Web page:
The winter glove has a host of recognisable features, but choosing one that works for you can be more complicated than working through a check list.
Fit, fabric, and construction, are all considerations. Your own ‘running temperature’ should also be taken into account. A neoprene glove might prove an excellent choice for a rider who feels the cold, for example, but the rider who easily puts on a sweat, even in the coldest conditions, will want a glove that gains its waterproofing qualities elsewhere.
A good fit is as important for a glove as any other cycling garment. The most expensive is not always the best, says Hilton-Foster, who advises selecting the glove that works best for you, rather than one from a particular brand.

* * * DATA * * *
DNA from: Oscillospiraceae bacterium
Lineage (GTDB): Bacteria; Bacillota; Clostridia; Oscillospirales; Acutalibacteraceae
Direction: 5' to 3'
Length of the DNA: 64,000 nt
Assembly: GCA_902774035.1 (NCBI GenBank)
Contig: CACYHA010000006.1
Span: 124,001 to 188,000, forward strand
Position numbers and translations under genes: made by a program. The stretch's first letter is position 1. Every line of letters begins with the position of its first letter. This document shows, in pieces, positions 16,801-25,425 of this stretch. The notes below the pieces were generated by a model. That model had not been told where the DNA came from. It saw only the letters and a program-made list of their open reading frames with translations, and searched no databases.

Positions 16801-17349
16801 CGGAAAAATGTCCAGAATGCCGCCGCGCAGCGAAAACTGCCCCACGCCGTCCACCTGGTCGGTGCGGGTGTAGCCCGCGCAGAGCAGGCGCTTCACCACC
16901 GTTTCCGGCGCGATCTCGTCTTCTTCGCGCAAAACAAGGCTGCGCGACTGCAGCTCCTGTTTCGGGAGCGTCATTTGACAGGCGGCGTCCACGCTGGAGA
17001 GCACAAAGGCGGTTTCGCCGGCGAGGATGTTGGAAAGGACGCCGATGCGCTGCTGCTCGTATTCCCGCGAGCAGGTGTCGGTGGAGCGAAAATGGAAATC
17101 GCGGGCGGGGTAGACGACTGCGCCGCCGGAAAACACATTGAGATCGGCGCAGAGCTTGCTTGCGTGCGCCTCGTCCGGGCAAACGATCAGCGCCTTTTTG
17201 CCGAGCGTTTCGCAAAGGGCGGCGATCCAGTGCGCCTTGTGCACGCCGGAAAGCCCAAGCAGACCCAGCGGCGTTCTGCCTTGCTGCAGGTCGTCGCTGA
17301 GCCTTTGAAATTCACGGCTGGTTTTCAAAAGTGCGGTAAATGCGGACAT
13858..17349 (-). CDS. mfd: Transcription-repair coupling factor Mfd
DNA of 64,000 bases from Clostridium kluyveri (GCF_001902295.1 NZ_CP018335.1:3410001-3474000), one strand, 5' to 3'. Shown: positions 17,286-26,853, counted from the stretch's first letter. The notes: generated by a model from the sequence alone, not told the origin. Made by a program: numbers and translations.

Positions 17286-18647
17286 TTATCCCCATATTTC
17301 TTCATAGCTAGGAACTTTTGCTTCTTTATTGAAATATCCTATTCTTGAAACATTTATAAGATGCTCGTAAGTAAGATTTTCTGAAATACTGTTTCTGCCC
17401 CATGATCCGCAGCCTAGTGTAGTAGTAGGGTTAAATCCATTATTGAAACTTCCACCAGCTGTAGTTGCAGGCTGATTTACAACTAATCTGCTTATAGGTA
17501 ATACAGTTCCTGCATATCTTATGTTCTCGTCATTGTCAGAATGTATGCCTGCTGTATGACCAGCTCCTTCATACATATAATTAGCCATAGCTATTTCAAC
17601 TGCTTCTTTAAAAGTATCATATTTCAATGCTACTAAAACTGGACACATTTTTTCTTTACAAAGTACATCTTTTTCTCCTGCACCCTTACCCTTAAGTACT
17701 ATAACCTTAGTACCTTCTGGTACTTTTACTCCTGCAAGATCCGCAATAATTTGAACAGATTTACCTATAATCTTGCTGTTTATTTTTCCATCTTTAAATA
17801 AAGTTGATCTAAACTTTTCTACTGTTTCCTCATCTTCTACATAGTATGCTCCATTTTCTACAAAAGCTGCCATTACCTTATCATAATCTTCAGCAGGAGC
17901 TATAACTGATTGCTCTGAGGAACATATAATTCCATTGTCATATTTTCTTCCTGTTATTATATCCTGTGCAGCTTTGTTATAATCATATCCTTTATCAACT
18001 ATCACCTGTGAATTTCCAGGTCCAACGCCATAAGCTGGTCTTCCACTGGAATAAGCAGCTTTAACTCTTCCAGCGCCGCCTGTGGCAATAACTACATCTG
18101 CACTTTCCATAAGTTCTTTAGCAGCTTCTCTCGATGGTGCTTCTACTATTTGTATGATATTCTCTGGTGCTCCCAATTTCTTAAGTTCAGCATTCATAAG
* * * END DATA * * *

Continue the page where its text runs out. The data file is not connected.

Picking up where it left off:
While a deep cuff is a key feature of winter gloves from almost any manufacturer, one that is bulky as well as long can be counter productive. The cuff should fit easily inside the sleeve of a jacket of jersey. If it doesn’t, and you wear the cuff outside of the jersey, water running down the sleeve will continue into the glove.
For many riders, a well-padded glove is one that promises the best insulation, but the trade off can be a lack of dexterity, or ‘feel’. Increasingly, winter gloves seal out the cold with technical fabrics, reducing the need for padding on the back of the hand.
On the other side, more advanced handlebar tapes – gel offerings, for example – have reduced the need for padding in the palm, and offer a more effective means of reducing pressure on the hands.